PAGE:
Interested in insects?  Medicine?  Conservation biology?  In the Department of Biological Sciences, we take pride on our accessible faculty, breadth of programming, and outstanding advising.  The department offers a broad, integrative approach to the life sciences, with opportunity for specialized study in your area of interest. 

Biological Sciences News

Attack on white fringetree by emerald ash borer likely to be widespread, says Wright State researcher

Wright State biology professor Don Cipollini suggests use of white fringetree by emerald ash borer is likely to be widespread and that the beetle may move to close relatives.
Continue reading in Wright State Newsroom

Digging up the past

Wright State student Tyler Heneghan explores the past through field work at the Fort Ancient Earthworks and an internship with the Dayton Society of Natural History and SunWatch Indian Village.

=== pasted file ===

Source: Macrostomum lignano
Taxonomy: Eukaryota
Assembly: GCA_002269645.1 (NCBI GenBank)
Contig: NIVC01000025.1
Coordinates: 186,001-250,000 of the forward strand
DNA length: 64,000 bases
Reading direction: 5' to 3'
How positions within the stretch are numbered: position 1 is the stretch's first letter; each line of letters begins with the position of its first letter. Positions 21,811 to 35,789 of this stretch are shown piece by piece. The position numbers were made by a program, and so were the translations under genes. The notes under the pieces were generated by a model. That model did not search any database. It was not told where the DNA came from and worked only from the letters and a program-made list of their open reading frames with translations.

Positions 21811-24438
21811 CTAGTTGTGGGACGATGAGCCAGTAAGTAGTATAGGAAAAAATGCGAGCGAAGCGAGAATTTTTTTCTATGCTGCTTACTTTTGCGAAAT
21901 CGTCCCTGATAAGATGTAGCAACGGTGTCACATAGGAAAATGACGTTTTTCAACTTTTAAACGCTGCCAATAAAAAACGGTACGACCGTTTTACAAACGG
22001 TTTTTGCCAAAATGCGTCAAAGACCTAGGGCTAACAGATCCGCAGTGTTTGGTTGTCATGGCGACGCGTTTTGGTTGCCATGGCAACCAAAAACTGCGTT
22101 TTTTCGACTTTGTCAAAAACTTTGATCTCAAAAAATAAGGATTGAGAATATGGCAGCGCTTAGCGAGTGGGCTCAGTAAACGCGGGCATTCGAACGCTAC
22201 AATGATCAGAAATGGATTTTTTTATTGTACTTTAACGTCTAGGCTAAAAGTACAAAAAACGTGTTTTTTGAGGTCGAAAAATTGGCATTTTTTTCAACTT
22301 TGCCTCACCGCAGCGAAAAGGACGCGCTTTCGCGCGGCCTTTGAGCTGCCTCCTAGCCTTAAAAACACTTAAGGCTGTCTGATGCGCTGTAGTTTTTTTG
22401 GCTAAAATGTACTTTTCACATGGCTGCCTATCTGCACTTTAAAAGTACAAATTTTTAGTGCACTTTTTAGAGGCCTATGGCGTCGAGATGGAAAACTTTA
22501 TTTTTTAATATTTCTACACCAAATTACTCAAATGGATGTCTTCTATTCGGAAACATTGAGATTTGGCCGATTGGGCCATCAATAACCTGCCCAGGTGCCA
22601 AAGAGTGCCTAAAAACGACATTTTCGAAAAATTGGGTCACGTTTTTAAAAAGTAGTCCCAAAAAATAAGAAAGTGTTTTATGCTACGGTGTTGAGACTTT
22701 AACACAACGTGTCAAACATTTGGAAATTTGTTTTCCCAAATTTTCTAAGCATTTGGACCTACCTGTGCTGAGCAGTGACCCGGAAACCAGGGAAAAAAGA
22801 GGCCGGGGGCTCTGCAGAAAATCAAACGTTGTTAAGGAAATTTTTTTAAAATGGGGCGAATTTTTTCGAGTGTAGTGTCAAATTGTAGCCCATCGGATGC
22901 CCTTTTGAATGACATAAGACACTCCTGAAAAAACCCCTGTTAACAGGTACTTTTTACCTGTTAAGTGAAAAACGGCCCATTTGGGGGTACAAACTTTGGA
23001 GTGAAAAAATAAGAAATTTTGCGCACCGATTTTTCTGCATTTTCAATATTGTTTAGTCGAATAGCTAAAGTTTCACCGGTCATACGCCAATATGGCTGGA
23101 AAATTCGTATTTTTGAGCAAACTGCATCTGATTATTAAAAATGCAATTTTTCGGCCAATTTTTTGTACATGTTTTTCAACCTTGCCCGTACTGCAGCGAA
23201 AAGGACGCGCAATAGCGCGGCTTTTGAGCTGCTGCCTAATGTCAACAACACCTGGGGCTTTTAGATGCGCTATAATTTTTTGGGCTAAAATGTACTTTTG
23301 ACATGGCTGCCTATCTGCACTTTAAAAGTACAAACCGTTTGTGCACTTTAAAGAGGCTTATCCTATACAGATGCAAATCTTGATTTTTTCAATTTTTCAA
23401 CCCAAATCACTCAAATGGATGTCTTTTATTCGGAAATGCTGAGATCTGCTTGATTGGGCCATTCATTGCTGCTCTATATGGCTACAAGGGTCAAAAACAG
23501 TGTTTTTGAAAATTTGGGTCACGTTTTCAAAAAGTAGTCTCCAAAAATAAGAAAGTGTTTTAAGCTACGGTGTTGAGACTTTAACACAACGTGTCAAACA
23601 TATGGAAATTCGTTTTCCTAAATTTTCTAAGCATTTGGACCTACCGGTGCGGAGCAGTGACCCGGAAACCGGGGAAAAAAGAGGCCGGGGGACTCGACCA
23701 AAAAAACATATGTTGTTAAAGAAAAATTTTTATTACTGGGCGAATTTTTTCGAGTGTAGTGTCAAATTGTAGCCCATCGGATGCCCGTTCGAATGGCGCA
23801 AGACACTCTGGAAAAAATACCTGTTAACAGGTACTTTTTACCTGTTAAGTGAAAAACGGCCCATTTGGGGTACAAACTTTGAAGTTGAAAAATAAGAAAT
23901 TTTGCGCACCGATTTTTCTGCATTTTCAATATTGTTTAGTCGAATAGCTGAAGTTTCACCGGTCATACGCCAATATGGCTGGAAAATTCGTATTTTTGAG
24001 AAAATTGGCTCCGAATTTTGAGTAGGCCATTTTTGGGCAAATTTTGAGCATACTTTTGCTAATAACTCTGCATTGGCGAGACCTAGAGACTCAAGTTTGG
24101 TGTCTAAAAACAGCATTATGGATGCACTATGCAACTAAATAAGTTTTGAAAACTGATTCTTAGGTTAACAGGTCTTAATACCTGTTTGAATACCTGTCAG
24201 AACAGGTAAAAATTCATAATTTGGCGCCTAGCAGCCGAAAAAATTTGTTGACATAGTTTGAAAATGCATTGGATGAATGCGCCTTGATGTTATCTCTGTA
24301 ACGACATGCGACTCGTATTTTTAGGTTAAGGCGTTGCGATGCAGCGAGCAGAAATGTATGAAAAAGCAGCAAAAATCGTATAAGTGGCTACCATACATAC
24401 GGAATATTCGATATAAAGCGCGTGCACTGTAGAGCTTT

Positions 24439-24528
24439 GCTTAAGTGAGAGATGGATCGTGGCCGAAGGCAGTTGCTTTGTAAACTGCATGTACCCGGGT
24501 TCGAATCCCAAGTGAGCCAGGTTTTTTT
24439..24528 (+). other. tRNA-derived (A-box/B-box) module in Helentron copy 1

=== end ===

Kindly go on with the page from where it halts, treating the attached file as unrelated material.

Continue reading in Wright State Newsroom

BioLogue: Departmental Newsletter

Visit the Pleistocene While You Can!
BioLogueFA14 icon.jpgI write this note after just returning from an enjoyable walk into Bill Yeck Park near my house. On a beautiful early Fall afternoon, squirrels ran off with hickory nuts, a queen snake patrolled the edge of Little Sugar Creek, and a deer hid in the shelter of the trees. What could be more pleasant? Imagine instead that my walk carried the possibility of danger behind every tree or clump of grass. Implausible? Such was the case just a week ago when I visited Kruger National Park in South Africa. Lions and leopards lay hidden in the grass (I have the pictures to prove it!). Cape buffalo frequented the landscape, and hippos and crocodiles plied the waterways. A walk through those countrysides-possible only with well-armed escorts--carried with it a different feeling. It was a thrill to come upon a wild elephant or a lion while out for a walk (I experienced both of those); but I don’t think that “pleasant” is the right word!  Amazingly, the situation I describe for current-day Kruger Park also pertained in Ohio not so very long ago. Just 15,000 years ago, during the later stages of the Pleistocene epoch, Ohio experienced its most recent Ice Age.  Continued, click on BioLogue icon......